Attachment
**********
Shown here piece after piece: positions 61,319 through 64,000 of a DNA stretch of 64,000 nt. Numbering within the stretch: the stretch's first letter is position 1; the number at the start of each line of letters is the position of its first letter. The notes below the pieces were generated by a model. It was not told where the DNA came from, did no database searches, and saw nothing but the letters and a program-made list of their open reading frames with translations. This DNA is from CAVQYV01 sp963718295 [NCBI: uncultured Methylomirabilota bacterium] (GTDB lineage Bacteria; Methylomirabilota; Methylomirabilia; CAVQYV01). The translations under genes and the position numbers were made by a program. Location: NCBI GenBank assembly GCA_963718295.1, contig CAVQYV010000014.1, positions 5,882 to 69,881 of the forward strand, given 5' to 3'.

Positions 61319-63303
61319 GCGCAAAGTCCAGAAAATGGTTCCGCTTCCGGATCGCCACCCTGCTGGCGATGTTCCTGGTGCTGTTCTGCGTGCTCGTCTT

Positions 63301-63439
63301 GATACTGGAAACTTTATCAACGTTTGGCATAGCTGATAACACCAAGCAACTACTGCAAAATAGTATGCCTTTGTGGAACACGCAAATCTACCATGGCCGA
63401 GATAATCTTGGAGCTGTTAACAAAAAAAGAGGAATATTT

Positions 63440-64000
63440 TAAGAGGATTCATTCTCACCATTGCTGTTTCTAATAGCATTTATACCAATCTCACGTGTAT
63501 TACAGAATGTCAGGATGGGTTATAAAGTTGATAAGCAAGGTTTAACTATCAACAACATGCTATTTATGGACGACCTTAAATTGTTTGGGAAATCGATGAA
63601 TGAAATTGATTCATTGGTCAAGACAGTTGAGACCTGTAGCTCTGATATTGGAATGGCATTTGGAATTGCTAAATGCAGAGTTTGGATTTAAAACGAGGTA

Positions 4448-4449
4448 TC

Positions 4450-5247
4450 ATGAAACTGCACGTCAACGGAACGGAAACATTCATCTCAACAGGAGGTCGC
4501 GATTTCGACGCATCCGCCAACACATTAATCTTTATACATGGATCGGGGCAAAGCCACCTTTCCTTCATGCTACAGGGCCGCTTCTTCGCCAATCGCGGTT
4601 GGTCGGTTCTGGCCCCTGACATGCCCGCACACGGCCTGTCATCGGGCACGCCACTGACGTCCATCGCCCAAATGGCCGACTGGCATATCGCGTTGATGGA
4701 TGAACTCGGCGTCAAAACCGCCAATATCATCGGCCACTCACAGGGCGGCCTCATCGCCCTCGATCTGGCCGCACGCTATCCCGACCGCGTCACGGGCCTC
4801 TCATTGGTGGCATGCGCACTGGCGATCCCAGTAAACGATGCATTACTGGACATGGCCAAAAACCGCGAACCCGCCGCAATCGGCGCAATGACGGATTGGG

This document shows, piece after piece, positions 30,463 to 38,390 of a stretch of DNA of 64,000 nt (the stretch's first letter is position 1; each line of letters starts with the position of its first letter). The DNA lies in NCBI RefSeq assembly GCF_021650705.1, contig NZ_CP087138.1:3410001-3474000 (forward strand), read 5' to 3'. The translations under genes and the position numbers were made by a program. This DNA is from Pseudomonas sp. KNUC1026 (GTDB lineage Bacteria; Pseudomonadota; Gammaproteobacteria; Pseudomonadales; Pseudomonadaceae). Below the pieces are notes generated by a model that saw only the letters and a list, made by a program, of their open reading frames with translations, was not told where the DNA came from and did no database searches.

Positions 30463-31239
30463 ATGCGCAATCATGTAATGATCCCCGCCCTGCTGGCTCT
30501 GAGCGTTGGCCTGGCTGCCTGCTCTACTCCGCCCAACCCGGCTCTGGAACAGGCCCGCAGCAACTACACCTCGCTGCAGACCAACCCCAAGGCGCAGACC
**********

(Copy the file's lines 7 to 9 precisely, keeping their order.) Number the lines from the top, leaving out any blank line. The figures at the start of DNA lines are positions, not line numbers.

Positions 63440-64000
63440 TAAGAGGATTCATTCTCACCATTGCTGTTTCTAATAGCATTTATACCAATCTCACGTGTAT
63501 TACAGAATGTCAGGATGGGTTATAAAGTTGATAAGCAAGGTTTAACTATCAACAACATGCTATTTATGGACGACCTTAAATTGTTTGGGAAATCGATGAA